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dc.contributor.authorLees, Lorna
dc.date.accessioned2007-08-15T12:55:36Z
dc.date.available2007-08-15T12:55:36Z
dc.date.issued2007-06-13
dc.identifier.urihttp://hdl.handle.net/2262/10482
dc.descriptionExhibited at the second Glucksman Memorial Symposium on June 13th 2007en
dc.description.abstractDaniel Paul Schreber (1842-1911) was a lawyer and judge, who wrote and published an account of his experiences in an asylum. This account was analysed by Freud, who believed that Schreber's dementia paranoides was the result of his anxiety about his latent desire for his father, and his delusions reflected this desire. Other analysts have concluded that Schreber's hallucinations were the result of his cruel treatment at the hands of his father. This thesis offers an alternative: Schreber's delusional beliefs were a positive mechanism that allowed him to resume a near-normal existence in spite of his debilitating hallucinations.en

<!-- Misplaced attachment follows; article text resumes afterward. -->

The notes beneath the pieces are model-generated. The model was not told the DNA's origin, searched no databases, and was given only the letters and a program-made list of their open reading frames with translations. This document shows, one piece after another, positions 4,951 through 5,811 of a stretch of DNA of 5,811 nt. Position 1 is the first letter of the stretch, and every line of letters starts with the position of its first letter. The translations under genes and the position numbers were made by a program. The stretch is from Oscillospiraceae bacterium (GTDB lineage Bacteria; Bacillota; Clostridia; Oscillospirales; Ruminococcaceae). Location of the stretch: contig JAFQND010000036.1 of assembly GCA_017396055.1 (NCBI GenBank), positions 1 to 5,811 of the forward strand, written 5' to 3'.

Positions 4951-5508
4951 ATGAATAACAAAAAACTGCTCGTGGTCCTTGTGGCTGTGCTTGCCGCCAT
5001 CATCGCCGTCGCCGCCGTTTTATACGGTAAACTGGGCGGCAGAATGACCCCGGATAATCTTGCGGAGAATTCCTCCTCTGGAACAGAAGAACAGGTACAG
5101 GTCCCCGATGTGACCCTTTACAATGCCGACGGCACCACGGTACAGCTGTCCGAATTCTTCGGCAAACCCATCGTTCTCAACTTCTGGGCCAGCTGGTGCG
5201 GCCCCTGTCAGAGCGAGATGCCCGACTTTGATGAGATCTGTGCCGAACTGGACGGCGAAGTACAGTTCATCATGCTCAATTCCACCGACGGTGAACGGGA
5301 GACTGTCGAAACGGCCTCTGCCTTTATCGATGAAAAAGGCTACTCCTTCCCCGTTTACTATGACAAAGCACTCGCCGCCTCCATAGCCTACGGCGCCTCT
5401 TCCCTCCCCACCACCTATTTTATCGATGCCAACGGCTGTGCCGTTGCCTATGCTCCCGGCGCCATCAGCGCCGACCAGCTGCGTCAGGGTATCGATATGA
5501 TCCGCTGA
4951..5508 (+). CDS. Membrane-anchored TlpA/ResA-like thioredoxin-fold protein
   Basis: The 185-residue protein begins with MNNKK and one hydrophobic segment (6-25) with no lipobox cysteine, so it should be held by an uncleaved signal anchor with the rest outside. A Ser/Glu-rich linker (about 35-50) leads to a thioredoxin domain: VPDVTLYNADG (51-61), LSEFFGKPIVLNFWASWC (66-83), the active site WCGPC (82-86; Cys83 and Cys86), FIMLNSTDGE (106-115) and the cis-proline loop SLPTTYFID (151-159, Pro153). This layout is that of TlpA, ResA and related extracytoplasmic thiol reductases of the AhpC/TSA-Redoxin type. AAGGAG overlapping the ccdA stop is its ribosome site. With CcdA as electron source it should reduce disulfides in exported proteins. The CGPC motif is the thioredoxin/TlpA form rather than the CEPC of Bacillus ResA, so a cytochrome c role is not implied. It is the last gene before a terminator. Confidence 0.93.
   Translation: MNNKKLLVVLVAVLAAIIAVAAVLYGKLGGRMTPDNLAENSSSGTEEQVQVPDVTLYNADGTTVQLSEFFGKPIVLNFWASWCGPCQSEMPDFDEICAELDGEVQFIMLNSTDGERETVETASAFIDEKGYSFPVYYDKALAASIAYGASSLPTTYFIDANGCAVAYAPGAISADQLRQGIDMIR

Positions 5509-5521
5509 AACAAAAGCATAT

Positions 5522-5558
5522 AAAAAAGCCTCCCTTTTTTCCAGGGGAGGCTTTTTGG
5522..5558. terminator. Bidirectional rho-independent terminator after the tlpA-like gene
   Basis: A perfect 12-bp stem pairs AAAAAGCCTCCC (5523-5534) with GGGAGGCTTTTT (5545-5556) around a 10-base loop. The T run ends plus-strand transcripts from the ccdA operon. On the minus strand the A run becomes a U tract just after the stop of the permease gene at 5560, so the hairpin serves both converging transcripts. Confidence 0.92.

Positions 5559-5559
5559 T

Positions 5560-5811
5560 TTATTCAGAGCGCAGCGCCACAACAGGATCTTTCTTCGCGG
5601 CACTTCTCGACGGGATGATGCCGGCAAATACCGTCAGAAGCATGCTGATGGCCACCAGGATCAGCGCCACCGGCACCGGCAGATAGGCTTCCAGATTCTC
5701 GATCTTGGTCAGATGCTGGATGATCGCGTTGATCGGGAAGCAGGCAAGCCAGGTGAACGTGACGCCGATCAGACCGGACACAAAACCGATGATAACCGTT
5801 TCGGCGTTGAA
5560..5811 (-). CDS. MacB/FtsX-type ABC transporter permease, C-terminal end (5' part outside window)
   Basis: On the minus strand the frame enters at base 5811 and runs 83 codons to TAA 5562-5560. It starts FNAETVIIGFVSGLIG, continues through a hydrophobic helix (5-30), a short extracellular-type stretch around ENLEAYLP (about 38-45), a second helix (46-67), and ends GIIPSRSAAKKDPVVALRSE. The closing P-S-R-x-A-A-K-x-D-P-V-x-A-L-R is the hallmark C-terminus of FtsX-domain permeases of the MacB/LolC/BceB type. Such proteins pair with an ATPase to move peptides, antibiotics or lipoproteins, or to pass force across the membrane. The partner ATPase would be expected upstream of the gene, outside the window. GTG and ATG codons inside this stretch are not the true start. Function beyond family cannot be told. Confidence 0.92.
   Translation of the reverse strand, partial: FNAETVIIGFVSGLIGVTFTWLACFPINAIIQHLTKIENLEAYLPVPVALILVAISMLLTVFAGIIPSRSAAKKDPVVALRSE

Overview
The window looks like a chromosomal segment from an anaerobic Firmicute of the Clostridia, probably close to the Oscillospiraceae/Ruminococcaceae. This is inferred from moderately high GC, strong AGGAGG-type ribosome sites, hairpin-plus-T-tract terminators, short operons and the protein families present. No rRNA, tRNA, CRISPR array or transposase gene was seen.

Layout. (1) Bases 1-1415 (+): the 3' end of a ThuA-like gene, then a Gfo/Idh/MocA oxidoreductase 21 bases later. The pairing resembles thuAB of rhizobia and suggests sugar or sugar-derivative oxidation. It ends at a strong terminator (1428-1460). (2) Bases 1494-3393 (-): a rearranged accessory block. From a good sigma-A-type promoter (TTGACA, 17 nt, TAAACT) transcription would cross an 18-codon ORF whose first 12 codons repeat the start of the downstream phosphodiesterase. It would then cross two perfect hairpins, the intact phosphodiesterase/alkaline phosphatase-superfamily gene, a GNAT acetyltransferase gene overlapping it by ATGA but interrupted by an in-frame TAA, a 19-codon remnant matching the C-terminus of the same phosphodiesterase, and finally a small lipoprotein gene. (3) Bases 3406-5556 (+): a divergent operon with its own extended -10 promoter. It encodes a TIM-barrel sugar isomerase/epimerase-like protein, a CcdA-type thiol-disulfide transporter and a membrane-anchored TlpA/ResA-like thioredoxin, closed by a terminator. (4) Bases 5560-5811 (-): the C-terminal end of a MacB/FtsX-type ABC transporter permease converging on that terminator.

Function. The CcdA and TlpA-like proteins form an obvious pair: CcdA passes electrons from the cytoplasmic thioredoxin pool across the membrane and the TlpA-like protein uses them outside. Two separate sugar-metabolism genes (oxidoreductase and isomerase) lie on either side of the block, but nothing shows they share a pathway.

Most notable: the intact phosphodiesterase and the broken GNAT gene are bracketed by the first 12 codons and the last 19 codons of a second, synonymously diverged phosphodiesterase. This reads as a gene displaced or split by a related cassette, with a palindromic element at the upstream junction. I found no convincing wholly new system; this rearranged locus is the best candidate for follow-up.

dc.format.extent290580 bytes
dc.format.mimetypeimage/jpeg
dc.language.isoenen
dc.publisherTrinity College Dublinen
dc.subjectSchreber Caseen
dc.subjectPhilosophyen
dc.subjectPsychiatryen
dc.titlePhilosophy, Psychiatry and the Schreber Caseen
dc.typePosteren


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